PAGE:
Tuning: A Cautionary Tale
There are a few things to consider when tuning a vehicle. If you’re a novice tuner, make sure you do your research before getting started. Tinkering with the ECU does carry the potential to cause costly damage, so make sure you know what you’re doing. Speaking of costly, tuning a vehicle can also void the manufacturer’s warranty, even though flash tuners have the ability to restore the ECU back to factory conditions. The same thing goes for insurance, depending on who your carrier is and whether or not you clue them in on modifications made to the car.
Another thing to consider is the legality of the tuning you’re considering, which will vary based on where you live. Modern ECUs make cars cleaner by effectively putting a cap on the engine’s performance. Tampering with the ECU to remove this cap may reward you with a boost of power while boosting the vehicle right over the line into the illegal zone of emission standards. This makes it important to familiarize yourself with your local emission laws before making any modifications to your engine.
A Mini Flash Tuning Dictionary
If you’re just getting started on your tuning journey, it’ll help to brush up on some jargon, so you know what the heck it is you’re talking about. Here’s some terminology you’ll encounter along the way:
- Engine Remapping: Basically another word for tuning, this refers specifically to adjust the code in a vehicle’s ECU.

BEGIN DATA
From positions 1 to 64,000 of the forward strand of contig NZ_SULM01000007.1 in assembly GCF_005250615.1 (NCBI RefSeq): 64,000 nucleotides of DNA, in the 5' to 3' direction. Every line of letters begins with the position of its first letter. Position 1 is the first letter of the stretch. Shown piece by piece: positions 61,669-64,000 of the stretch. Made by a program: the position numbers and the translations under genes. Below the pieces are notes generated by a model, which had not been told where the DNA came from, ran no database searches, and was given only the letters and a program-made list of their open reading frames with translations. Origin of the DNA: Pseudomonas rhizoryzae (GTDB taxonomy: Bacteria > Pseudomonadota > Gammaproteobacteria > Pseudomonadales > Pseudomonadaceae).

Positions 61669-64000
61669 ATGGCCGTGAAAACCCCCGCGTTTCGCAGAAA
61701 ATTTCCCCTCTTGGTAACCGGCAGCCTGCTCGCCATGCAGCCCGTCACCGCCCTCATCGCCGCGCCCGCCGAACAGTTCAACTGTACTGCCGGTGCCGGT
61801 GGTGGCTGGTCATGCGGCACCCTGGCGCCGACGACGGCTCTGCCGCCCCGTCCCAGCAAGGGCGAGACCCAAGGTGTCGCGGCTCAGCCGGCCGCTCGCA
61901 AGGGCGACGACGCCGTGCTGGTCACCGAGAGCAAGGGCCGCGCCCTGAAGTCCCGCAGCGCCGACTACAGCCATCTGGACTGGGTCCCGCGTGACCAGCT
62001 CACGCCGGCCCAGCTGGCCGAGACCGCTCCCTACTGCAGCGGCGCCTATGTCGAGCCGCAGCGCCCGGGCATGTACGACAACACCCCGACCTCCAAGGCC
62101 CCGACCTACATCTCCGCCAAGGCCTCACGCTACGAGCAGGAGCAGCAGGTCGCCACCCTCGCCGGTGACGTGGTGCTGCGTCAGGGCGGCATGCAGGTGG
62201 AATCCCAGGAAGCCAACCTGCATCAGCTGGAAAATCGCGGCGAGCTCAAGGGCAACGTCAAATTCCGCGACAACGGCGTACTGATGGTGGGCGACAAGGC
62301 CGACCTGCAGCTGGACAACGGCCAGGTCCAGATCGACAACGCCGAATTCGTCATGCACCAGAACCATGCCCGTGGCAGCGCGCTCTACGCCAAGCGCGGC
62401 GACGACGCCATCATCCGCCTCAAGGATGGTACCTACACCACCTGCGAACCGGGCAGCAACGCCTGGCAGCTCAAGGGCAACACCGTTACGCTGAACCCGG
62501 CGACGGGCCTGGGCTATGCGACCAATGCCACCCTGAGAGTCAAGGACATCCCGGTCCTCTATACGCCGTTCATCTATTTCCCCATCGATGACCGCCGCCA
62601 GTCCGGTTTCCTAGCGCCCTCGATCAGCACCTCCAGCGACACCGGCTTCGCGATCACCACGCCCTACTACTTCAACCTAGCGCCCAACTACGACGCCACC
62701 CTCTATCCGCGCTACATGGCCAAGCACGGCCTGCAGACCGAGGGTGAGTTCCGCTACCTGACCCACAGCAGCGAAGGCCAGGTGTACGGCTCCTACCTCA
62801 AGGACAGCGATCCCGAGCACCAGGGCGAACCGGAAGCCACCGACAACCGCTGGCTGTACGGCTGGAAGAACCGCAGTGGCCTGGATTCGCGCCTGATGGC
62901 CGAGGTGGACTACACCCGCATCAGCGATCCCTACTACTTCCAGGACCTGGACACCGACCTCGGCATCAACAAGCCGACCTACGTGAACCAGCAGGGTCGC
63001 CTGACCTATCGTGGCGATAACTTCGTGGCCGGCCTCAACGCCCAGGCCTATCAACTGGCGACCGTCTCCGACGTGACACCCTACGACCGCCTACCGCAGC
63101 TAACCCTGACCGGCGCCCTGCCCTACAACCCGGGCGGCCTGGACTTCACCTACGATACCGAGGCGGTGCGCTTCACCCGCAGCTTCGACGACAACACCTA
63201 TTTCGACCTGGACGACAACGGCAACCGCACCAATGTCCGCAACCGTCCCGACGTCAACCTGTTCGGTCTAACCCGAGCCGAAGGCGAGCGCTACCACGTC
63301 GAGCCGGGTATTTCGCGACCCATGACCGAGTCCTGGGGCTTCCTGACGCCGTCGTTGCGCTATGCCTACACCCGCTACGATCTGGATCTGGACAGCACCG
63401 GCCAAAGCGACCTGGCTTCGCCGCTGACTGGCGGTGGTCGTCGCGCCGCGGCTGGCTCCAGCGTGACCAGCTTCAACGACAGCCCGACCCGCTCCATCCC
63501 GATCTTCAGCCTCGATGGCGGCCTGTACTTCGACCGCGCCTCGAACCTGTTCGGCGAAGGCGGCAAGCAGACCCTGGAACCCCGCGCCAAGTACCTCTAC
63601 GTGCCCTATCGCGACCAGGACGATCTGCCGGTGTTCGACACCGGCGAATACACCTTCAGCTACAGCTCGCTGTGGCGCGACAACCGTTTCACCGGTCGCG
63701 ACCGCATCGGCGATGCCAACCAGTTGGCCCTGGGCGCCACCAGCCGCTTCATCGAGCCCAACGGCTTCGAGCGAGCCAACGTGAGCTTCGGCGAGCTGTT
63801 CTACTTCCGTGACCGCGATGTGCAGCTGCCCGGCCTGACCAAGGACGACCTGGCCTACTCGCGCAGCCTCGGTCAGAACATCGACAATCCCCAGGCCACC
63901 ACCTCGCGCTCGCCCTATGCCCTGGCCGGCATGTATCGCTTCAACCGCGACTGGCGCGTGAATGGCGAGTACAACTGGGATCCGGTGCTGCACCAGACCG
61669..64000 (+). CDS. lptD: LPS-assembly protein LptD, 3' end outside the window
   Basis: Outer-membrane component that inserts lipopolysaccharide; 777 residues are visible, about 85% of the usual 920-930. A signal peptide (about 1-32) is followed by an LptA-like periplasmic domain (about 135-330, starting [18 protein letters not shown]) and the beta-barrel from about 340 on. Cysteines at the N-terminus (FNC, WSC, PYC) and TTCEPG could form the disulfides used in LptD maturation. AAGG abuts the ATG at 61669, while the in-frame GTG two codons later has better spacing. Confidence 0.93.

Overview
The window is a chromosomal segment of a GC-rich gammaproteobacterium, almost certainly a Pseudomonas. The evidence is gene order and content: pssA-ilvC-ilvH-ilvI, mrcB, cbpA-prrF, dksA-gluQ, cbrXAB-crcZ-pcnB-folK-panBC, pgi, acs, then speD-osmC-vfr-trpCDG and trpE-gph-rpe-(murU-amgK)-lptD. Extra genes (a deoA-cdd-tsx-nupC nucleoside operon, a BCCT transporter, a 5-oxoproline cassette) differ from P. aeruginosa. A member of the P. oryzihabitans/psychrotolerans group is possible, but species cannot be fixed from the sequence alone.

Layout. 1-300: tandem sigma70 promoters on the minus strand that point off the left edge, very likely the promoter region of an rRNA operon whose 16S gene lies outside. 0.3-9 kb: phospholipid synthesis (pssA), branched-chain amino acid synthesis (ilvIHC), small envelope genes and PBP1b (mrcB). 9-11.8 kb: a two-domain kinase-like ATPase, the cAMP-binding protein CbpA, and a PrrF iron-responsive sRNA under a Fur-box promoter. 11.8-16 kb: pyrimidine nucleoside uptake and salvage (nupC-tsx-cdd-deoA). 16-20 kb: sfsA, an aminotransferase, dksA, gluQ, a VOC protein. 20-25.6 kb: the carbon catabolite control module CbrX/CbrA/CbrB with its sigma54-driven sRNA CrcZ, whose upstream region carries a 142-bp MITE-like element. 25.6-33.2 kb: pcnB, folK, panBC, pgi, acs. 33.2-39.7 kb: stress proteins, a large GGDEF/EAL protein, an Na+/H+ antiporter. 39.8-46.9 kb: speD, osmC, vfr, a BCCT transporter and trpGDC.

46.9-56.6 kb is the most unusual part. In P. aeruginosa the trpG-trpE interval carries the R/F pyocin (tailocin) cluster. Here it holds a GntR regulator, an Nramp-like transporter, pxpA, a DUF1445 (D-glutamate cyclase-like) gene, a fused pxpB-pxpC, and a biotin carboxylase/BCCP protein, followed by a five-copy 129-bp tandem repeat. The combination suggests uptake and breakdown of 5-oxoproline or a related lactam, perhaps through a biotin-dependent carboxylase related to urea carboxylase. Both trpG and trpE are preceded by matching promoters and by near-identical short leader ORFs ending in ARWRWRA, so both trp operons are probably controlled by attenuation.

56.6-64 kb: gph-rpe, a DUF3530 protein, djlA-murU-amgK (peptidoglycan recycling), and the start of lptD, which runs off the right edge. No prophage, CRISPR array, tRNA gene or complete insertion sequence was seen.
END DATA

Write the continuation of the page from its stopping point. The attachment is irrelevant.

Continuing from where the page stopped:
- Dynamometer: Called a “dyno” for short, a dynamometer is a device used to measure rotational speed and torque. They hook up to vehicles and are used by automotive super nerds to build custom tunes.
- OBD II Port: The “on-board diagnostics” port allows access to the inner workings of a vehicle’s electrical systems, which is useful for detecting problems, tuning, and monitoring emission standards. In 1996, the United States government mandated the inclusion of the standardized OBD II port in all vehicles.
- Rich vs Lean: Rich and lean refer to different ratios of air to fuel in the engine. The air-fuel ratio where complete combustion occurs is called stoichiometric. If an engine is running rich, it has a higher ratio of gas and can create more power and a cushion against engine damage. If a vehicle is running lean, a high ratio of air is pumped into the engine.
There you have it, everything you need to know about tuning. Kidding, kidding. I did say it was a mini-dictionary, after all. The world of tuning is huge and ever-expanding as ECUs gain sophistication with each year that goes by. Tuning your vehicle is an adventure that is only limited by your imagination, and the EPA, of course.